Open-World Machine Learning and Classification

(Open-world Recognition, Open Set Recognition, Open-world AI)
A form of Lifelong Learning


Second Edition: "Lifelong Machine Learning." by Z. Chen and B. Liu, Morgan & Claypool, August 2018 (1st edition, 2016)

Learning on the Job in the Open World. Invited talk given at the Continual Learning Workshop @ ICML-2020, July 17, 2020.

Motivation: Sooner or later, AI agents will need to explore and learn by themsleves in the real world. They cannot forever depend on manually labeled data. The real world is open and dynamic, and full of unknowns. AI agents must be able to detect the unknowns and learn them in a self-supervised manner. They should not make the closed-world assumption any more.

Open world learning (OWL) (a.k.a. open world recognition or classification, or open-world AI) is getting increasingly important as the learning agent is increasingly working in or facing the real-world open and dynamic environment, e.g., chatbot and self-driving car, where the agent cannot assume or expect what it will see in the real-world contains only what it has learned previously. For example, a chatbot cannot assume that it knows everything that a user may say. A self-driving car cannot assume that the real-world has only things that it has seen and learned before. The core of open-world learning or open-world AI is about recognizing unknowns and learning them so that the AI agent will become more and more knowledgeable.

Classic machine learning makes the closed world assumption, i.e., the classes that the agent sees in training are what it will see in testing (no new objects or classes can appear in testing) (Fei and Liu 2016). A more realistic scenario is to expect unseen classes during testing (open world). In this case, the goal is to design a learning algorithm that can classify data of the known/seen classes into their respective classes and also to reject/detect instances from unknown/unseen classes. This problem is called open-world learning (or open-world classification). Apart from detecting the unseen classes, open-world learning should also incrementally or continually learn the new classes.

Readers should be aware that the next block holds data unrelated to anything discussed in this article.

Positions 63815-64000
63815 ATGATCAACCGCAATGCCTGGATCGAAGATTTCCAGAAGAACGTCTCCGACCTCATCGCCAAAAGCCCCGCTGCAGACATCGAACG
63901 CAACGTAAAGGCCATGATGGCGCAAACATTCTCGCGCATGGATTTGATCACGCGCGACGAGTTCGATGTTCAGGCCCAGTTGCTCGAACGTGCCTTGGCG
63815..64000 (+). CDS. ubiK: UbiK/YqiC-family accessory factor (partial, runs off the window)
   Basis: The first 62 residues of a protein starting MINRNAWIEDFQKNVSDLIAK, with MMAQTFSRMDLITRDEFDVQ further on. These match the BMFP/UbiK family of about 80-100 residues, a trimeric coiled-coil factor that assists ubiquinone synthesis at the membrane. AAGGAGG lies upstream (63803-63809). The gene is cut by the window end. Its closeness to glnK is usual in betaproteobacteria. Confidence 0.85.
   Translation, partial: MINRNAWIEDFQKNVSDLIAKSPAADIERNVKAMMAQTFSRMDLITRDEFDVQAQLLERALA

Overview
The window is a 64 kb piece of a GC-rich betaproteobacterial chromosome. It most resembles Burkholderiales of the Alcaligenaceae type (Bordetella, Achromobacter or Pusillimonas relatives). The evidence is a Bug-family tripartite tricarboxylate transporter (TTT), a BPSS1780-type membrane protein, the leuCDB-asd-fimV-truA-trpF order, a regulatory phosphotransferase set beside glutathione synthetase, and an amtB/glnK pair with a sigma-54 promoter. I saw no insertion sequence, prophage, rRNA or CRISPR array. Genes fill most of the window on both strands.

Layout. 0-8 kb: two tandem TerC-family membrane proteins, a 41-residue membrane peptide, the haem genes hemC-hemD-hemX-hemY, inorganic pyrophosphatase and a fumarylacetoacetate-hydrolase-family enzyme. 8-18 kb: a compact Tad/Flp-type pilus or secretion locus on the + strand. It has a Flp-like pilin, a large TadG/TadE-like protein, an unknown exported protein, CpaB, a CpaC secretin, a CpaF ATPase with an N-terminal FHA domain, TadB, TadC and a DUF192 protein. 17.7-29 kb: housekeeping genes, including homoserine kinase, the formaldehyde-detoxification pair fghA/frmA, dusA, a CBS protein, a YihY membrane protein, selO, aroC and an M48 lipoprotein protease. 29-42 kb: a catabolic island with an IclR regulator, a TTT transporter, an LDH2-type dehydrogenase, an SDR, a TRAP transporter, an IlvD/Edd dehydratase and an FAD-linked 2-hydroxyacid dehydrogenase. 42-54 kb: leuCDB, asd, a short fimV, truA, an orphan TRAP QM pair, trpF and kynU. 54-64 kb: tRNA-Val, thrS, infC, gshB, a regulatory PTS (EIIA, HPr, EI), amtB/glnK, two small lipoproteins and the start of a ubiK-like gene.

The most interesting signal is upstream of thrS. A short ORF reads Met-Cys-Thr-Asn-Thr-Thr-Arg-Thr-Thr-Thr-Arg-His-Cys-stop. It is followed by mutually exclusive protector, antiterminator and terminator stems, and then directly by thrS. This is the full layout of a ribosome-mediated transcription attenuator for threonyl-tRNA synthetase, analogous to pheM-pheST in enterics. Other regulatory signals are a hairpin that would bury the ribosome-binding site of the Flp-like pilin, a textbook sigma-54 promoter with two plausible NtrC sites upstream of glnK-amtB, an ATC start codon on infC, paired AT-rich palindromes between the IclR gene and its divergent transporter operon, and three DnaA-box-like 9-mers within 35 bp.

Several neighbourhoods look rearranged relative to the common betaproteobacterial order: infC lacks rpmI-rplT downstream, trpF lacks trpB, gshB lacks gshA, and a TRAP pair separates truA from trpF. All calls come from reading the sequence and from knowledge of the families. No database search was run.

Tasks of open-world learning (OWL)

Open-world learning in dialogue systems: We have been working on this topic for the past two years because in dialogues unknown or new things happen all the time. See our 2020 and 2021 papers below.

In the process, the system learns and accumulates more and more knowledge (Fei et al. 2016). The learner is self-motivated and it knows what it does and does not know. With intelligent systems such as chatbots and self-driving cars increasingly facing the real-world open (unknown) environments, we can no longer make the closed world assumption.

Publications

         TextBook: Zhiyuan Chen and Bing Liu. Lifelong Machine Learning. Morgan & Claypool, 2018 (2nd edition), 2016 (1st edition).

Created on Jan 24, 2018 by Bing Liu.